Apps requesting to read call logs: ICICI Mobile Banking – iMobile, Axis Mobile, State Bank Freedom, Bank of Baroda M-Connect, Union Bank Mobile Banking

App requesting access to make calls: Axis Mobile, State Bank Anywhere, HDFC Mobile Banking, CANMOBILE (Canara Bank)

 7)Read phone status and identity

Apps seeking this permission can gain access to information like “phone state, including the phone number of the device, current cellular network information, the status of any ongoing calls, and a list of any PhoneAccounts registered on the device”.  ‘PhoneAccounts’ is an Android classification which helps identify apps and user accounts that run using a unique phone number.

All the 10 mobile banking apps that MediaNama reviewed requested access to this permission. These include: ICICI Mobile Banking – iMobile, Axis Mobile, State Bank Freedom, State Bank Anywhere, Bank of Baroda M-Connect, Union Bank Mobile Banking, HDFC Mobile Banking, CitiBank (IN) IDBI Bank GO Mobile, CANMOBILE

7) Location tracking using GPS/telecom network
Apps requesting these permissions allow it track the exact location of a user via GPS, or through the mobile network signals that the phone is picking up from a nearby tower. Note that all 10 apps we reviewed requested permission to ‘precisely’ track a user via GPS.

8) Record audio
This permission simply allows an application record audio via the phone’s microphone. Android developer guide classifies the ‘protection level’ for such a permission (for a user) as ‘dangerous’, which means that the permission “would give a requesting application access to private user data or control over the device that can negatively impact the user.”

Apps that requested to record audio: HDFC Mobile Banking

Tip: Here is how to revoke individual permission for each app installed on your Android phone. (Hat tip: @surinderxx)

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  • Abhishek

    I don’t even know where to start with this. There’s a lot of factors to “needing” sensitive permissions, and just because you granted a permission to an app doesn’t mean you’re fucked or whatever.

    Android’s wording for a lot of permissions has almost always been made to sound like fear mongering when it’s not. Not to mention these permissions are now grouped into several categories, and if you ask for one permission you get all of the permissions in a category. Say, as a innocuous developer who just wants to build a great UX for their app users, you want to prefetch the device owner’s name and email address so you can fill it in automatically into the registration screen for the user. You went and requested just READ_CONTACTS to do that? Congratulations, you just also got granted the GET_ACCOUNTS permission, and now users will think your app has the capability to edit, add or delete accounts despite the fact that you didn’t even ask for the permission, let alone write any code for it. The whole idea of permission groups for Android needs to be rethought.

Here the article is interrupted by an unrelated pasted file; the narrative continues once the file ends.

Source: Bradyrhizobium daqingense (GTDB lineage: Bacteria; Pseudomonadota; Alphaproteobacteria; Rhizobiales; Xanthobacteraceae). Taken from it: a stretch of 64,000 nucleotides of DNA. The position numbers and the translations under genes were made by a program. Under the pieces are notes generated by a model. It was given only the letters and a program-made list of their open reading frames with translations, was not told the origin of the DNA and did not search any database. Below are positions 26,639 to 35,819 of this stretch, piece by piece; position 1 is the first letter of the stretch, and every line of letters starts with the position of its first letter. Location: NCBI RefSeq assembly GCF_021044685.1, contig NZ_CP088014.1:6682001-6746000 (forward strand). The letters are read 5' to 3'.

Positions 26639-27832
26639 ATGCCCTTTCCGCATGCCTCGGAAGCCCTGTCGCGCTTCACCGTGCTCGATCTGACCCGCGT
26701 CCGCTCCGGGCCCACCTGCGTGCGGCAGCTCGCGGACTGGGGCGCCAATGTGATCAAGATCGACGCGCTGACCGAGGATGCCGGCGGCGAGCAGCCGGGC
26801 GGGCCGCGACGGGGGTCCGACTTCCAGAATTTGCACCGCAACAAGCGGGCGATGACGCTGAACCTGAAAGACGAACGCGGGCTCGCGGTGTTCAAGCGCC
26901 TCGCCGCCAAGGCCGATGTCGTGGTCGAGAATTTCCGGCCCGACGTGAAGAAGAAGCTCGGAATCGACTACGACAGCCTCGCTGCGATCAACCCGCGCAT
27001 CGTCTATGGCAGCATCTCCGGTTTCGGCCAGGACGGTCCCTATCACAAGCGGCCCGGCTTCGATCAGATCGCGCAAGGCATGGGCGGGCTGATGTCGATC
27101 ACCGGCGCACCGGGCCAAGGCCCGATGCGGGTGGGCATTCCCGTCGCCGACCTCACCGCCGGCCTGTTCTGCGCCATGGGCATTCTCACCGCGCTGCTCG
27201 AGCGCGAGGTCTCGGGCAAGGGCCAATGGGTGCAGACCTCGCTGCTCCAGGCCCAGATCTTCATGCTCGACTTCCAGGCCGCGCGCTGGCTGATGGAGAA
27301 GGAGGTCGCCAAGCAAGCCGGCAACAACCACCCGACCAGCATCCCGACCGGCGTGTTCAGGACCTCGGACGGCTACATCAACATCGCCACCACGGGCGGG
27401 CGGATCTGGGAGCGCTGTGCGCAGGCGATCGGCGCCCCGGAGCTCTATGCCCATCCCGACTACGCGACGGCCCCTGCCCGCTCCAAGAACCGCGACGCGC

Ever since Lollipop (API23), developers are required by force to ask for app permission on run time, and not on app install. These apps will only ask for permissions when they use a feature. Additionally, you can go into app settings and revoke individual permissions, so if you’re worried about an app “tracking your precise location”? Deny it that permission.

    Sometimes developers would need to request a sensitive permission because there is no other way to go about it, e.g. to use GCM/FCM (which is used to provide these push notifications everyone raves so much about) required the GET_ACCOUNTS permission up until a really late update where Google realized “oh shit, this can be misused” and patched it out.

    While it’s true that a developer with ill intent can do a lot of Bad Things™, you can’t be sure it’s actually doing them until you reverse engineer the app or intercept http traffic or whatever. It’s important that people actually understand how these things work instead of just going off of some flawed documentation and a bad programmer’s way to implement things. If you’re gonna target someone, target Android for its shitty way of implementing permissions and device security, not the developers who are just trying to figure out this hot mess.

    (By the way, the biggest culprit of misusing permissions is Google itself. Here’s an example: https://www.google.co.in/maps/timeline )